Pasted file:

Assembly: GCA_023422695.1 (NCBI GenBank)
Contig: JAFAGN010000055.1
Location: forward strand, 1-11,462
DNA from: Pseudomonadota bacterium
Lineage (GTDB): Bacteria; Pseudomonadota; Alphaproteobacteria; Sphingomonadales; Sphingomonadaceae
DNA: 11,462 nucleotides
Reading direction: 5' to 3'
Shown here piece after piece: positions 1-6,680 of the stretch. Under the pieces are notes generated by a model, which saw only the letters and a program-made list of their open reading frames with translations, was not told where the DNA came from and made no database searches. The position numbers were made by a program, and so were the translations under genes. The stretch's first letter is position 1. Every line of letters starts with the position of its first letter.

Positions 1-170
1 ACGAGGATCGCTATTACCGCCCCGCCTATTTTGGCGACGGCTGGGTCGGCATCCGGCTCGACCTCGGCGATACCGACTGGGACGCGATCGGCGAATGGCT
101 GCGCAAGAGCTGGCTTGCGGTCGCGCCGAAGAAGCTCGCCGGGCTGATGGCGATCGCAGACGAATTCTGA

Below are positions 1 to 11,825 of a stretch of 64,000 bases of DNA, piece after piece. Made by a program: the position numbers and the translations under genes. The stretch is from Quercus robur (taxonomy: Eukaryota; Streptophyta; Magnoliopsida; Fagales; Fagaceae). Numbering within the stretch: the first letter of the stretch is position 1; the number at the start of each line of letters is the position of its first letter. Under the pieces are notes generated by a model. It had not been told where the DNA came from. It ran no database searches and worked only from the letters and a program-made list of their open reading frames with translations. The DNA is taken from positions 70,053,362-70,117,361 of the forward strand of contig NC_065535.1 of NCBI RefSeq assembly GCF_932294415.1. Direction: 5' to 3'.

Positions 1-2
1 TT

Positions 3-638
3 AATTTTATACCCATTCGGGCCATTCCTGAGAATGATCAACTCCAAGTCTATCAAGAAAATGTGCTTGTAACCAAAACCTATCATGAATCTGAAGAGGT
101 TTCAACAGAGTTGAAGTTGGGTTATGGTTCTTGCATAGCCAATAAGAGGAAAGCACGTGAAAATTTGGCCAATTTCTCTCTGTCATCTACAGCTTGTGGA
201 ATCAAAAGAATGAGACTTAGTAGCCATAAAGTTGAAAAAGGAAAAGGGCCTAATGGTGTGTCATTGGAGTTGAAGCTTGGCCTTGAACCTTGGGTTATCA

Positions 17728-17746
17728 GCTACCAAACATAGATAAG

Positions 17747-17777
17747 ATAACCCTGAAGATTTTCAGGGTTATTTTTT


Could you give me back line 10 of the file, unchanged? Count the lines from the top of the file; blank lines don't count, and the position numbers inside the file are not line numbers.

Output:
1 ACGAGGATCGCTATTACCGCCCCGCCTATTTTGGCGACGGCTGGGTCGGCATCCGGCTCGACCTCGGCGATACCGACTGGGACGCGATCGGCGAATGGCT